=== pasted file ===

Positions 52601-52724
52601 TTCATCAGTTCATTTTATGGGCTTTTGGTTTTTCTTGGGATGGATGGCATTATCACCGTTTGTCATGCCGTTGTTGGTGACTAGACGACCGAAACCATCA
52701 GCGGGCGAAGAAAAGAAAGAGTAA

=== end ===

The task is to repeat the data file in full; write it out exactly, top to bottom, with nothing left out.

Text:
Positions 52601-52724
52601 TTCATCAGTTCATTTTATGGGCTTTTGGTTTTTCTTGGGATGGATGGCATTATCACCGTTTGTCATGCCGTTGTTGGTGACTAGACGACCGAAACCATCA
52701 GCGGGCGAAGAAAAGAAAGAGTAA